Retailers fall victim to time’s cruelty
By Colleen Goko - Apr 18th, 09:18
Major retailers review their strategies to survive tough trading environment.
Retail was pumping in the early 2000s. Sales growth hit a record high of 15.50% in September 2006 and averaged about 12% a year from 2004 to 2007.
Average inflation in 2006 was 3.24% while GDP growth broke the 5% level. Economists were positive about the trajectory and forecast that SA would experience a sustained growth phase that would probably continue for another three to four years.
In this context, several private equity deals were done in the retail sector. Bain, one of the world’s biggest private equity investors, approached Edcon for a R25bn buyout late in 2006. Once the deal was agreed in 2007, Edcon delisted from the JSE.
In late 2007, leading private equity fund manager Ethos approached House of Busby and the two reached an agreement early in 2008 with an estimated enterprise value of R1.3bn. House of Busby then delisted from the JSE.
In another private equity deal, a consortium comprising Vestacor, Retail Ventures Group and Ellerine Brothers announced in 2006 it had bought Stuttafords for an undisclosed sum.
However, the retail picture has since deteriorated. Edcon fell into serious difficulty, which culminated in a debt-to-equity deal in 2016. There are persistent rumours that House of Busby is under considerable pressure, with a possible exit by Ethos on the cards.
The company denies such claims and says it shut its Nine West and Mango standalone stores in March to match domestic needs.
Stuttafords entered business rescue proceedings in 2016 and its creditors adopted the plan in 2017.
CEO Robert Amoils says the retailer has completed the process and is now a "rescued entity" with plans to make some sweeping changes.
Electus Fund Managers equity analyst Damon Buss says private equity houses generally invest for seven to 10 years.
He says House of Busby and Edcon had been unlucky, with their moves to private equity coinciding with the global financial crisis.
"Public shareholders would not have allowed the businesses to be geared up as much, therefore the interest burden would have been much lower, freeing up more of the cash these businesses generate to be invested in the operations and hence enabling them to compete more effectively," says Buss.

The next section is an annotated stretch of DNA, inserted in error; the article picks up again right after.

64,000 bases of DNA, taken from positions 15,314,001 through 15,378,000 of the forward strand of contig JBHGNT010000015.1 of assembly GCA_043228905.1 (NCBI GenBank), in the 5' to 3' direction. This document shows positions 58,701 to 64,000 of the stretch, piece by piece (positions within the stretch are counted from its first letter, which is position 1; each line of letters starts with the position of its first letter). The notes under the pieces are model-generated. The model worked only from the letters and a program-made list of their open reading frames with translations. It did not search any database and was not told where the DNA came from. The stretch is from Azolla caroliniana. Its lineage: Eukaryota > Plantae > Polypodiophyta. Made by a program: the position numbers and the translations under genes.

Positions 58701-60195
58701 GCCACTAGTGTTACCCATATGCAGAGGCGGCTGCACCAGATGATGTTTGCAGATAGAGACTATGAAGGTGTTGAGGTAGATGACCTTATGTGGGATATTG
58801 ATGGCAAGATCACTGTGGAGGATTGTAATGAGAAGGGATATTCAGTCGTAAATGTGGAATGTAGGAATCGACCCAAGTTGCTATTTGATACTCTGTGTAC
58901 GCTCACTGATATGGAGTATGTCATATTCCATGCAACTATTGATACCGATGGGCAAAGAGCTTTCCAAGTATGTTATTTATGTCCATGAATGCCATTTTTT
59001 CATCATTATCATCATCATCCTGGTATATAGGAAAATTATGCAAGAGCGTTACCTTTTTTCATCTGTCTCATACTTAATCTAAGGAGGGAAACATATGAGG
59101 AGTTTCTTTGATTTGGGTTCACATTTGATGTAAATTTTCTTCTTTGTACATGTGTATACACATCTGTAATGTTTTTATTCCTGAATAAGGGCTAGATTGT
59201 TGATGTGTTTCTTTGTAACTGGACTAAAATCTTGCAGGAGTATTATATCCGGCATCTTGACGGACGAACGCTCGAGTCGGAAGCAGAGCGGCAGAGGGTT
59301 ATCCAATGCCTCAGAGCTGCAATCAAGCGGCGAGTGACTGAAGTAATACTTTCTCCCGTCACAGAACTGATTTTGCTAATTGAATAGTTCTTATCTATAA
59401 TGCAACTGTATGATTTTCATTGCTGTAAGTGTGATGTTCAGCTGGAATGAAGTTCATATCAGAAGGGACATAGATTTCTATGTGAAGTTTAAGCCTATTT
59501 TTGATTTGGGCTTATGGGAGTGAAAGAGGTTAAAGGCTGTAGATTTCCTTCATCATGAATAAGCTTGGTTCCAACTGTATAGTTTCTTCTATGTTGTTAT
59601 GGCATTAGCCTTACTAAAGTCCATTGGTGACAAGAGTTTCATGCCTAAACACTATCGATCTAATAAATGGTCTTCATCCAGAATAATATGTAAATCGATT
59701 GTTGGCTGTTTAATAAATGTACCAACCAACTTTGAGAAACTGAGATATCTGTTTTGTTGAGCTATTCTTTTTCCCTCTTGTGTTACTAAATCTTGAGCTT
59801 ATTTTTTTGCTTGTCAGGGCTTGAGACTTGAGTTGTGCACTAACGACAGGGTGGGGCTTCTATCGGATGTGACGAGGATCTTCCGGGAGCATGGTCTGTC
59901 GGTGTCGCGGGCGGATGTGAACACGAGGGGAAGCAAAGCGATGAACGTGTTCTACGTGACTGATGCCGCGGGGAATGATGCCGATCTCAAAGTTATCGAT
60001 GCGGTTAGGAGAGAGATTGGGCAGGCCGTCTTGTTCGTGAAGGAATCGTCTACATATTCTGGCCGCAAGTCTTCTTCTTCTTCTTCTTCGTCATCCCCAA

Absa Wealth and Investment analyst Chris Gilmour says Edcon could not have chosen a worse time to go private.
Edcon says the decision to go private was taken by shareholders at the time, and without the full background, it is difficult to say whether it was a regrettable decision.
"At the time the transaction was done, Bain Capital recognised the growth potential in Edcon, providing shareholders with an offer for the company at a significant premium to the prevailing share price," says a representative of the company.
Edcon says that while many private equity models work exceptionally well, it would consider listing on the JSE again.
"There are a number of internal strategic business imperatives currently being implemented across the Edcon group which are aimed at simplifying the business, improving customer service as well as enhancing employee accountability and autonomy, offering better and more relevant products, and positioning the group to meet its growth objectives. Edcon must advance this process considerably, prior to any decision being made on a possible listing," the company representative says.
House of Busby did not respond to questions concerning the possibility of relisting and under what circumstances it would consider it.
While private retail is going through a rough time, Gilmour says it could work with the right people in management.
"Private is good in the case of a tightly run business like Cape Union Mart. Stuttafords has never been a good business in my opinion," he says.
Buss says private companies have the ability to make longer-term capital allocation decisions as their owners are generally in it for the long haul in comparison to shareholders in listed companies.
Buss also says private companies do not have the "onerous reporting requirements" put on their public counterparts and generally have much flatter organisation structures that enable them to react much faster to changes in the sector or economy.
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